“Authorities should disclose information about efforts to prevent money laundering” urges Transparency International

Transparency International – the global coalition designed to fight corruption – has stated that bank regulators need to publish much more information about whether banks are doing what’s required by law to prevent money laundering. The organisation believes this would ensure that citizens and businesses alike can be confident corrupt individuals and organisations, criminals or terrorists are not using the global banking system.

Transparency International’s latest report shows that, in those countries hosting the world’s biggest banks, little data on anti-money laundering prevention and enforcement is published. If it is published then it’s invariably out of date.

“Mistrust of banks will continue unless people know the banks are working on their behalf and not for the corrupt,” urged José Ugaz, chair of Transparency International. “Corruption and money laundering undermine the basic rule of law, weaken democratic institutions and damage economies and societies. It drives inequality and blocks efforts to prevent poverty. We need to see that those meant to stop corruption in the banking industry are doing their job.”

Transparency International’s study, entitled ‘Top Secret: Countries Keep Financial Crime-Fighting Data to Themselves’, shows that data about authorities’ anti-money laundering efforts are only partially available across 12 countries, including the UK, Germany, Luxembourg, Switzerland and the US. This includes data as basic as the number of times banks were sanctioned for money laundering failures in a given country, a number which is only public in four out of the 12 countries assessed (namely Australia, Cyprus, Italy and the US).

“There’s no good reason to keep this data secret,” added Ugaz. “Are they protecting us from the next financial crisis? We, the citizens, have the right to know if the financial sector is being permissive or complicit with illicit activity.”

In 2013 alone, developing countries lost an estimated US$1.1 trillion to illicit financial flows (ie the illegal movement of money from one country to another). Effective anti-money laundering measures, in both developed and developing countries, are essential in order to end these illicit flows.

Transparency International suggests that the public also needs evidence to confirm that action is being taken, not only to build trust in the institutions that hold our money, but also as a deterrent against crime by making sure bank examiners are effective.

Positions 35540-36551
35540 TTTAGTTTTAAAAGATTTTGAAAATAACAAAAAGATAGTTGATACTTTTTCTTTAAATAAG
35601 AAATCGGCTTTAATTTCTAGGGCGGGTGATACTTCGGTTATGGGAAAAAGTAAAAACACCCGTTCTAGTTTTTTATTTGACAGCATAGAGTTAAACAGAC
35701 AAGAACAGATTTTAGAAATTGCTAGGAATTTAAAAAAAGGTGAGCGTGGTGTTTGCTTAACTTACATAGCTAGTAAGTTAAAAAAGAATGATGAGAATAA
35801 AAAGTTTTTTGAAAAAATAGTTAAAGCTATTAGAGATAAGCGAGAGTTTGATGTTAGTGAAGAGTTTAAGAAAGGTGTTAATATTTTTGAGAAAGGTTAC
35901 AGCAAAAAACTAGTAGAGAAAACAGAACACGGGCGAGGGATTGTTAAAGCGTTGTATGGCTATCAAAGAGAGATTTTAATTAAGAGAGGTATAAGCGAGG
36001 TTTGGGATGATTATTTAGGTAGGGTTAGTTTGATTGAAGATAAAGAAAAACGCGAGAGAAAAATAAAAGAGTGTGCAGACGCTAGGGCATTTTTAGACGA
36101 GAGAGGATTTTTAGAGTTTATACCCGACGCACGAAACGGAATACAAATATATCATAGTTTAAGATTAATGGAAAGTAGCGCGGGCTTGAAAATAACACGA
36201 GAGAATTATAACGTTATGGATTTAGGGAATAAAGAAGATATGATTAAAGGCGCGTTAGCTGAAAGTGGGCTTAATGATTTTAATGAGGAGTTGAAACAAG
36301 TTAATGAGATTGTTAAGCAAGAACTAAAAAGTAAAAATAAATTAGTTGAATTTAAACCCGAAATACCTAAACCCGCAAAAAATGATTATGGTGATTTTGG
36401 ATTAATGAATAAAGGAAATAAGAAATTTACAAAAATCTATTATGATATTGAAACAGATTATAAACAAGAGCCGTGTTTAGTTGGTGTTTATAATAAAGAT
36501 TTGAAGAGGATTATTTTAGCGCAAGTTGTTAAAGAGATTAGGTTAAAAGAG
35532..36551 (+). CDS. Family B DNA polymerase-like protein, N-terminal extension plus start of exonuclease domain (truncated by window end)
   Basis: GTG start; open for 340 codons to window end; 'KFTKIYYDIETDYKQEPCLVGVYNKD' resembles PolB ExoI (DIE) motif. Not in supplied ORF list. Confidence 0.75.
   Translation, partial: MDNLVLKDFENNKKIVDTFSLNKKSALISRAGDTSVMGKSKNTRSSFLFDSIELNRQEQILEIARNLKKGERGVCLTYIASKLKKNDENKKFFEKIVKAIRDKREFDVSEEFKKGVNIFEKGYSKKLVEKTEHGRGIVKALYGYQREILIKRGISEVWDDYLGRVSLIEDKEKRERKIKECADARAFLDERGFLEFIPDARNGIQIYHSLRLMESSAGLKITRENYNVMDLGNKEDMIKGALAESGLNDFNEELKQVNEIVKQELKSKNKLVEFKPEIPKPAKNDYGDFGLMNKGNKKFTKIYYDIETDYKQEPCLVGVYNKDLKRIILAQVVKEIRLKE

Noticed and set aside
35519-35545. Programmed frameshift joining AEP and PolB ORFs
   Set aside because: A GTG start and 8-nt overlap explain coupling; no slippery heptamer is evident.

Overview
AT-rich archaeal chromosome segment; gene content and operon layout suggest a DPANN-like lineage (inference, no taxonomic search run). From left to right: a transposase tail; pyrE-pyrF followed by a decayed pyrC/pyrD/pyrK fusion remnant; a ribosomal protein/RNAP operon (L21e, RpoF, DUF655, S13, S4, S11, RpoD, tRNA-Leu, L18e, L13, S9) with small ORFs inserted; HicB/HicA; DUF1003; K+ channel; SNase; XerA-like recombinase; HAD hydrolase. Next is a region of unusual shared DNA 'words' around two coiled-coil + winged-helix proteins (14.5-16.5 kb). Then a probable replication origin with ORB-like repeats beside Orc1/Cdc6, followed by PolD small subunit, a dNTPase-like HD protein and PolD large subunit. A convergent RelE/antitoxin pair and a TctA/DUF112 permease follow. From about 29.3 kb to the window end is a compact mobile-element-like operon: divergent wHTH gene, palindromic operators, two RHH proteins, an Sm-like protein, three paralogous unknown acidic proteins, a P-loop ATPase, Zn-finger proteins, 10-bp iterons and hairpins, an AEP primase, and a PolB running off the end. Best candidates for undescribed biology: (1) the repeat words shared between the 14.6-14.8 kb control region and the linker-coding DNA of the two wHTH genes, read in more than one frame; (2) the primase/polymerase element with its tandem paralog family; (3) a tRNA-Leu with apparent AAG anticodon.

Policing the financial sector

Policing the financial sector “requires strong, consistent and effective” anti-money laundering supervision by the authorities. National financial supervisors have the power to visit and inspect banks, identify and record failings in their systems and impose sanctions where necessary. According to Transparency International, citizens have a right to know the extent to which supervisors are applying this power to uphold the law in the financial sector.

By increasing media sector and citizen oversight, rendering more data about these activities public would help to make anti-money laundering systems more effective.

Transparency International recommends that countries should publish anti-money laundering oversight and enforcement statistics on a yearly basis and in a single report or data file. The requirement to publish yearly anti-money laundering data should become a standard recommendation of international bodies, including the Financial Action Task Force and the G20.

“Transparency on this important aspect of financial market enforcement is only a first, but nonetheless vital step on the long road towards cleansing the global financial system of dirty money,” concluded Ugaz.

About the Author
Brian Sims BA (Hons) Hon FSyI, Editor, Risk UK (Pro-Activ Publications) Beginning his career in professional journalism at The Builder Group in March 1992, Brian was appointed Editor of Security Management Today in November 2000 having spent eight years in engineering journalism across two titles: Building Services Journal and Light & Lighting. In 2005, Brian received the BSIA Chairman’s Award for Promoting The Security Industry and, a year later, the Skills for Security Special Award for an Outstanding Contribution to the Security Business Sector. In 2008, Brian was The Security Institute’s nomination for the Association of Security Consultants’ highly prestigious Imbert Prize and, in 2013, was a nominated finalist for the Institute's George van Schalkwyk Award. An Honorary Fellow of The Security Institute, Brian serves as a Judge for the BSIA’s Security Personnel of the Year Awards and the Securitas Good Customer Award. Between 2008 and 2014, Brian pioneered the use of digital media across the security sector, including webinars and Audio Shows. Brian’s actively involved in 50-plus security groups on LinkedIn and hosts the popular Risk UK Twitter site. Brian is a frequent speaker on the conference circuit. He has organised and chaired conference programmes for both IFSEC International and ASIS International and has been published in the national media. Brian was appointed Editor of Risk UK at Pro-Activ Publications in July 2014.

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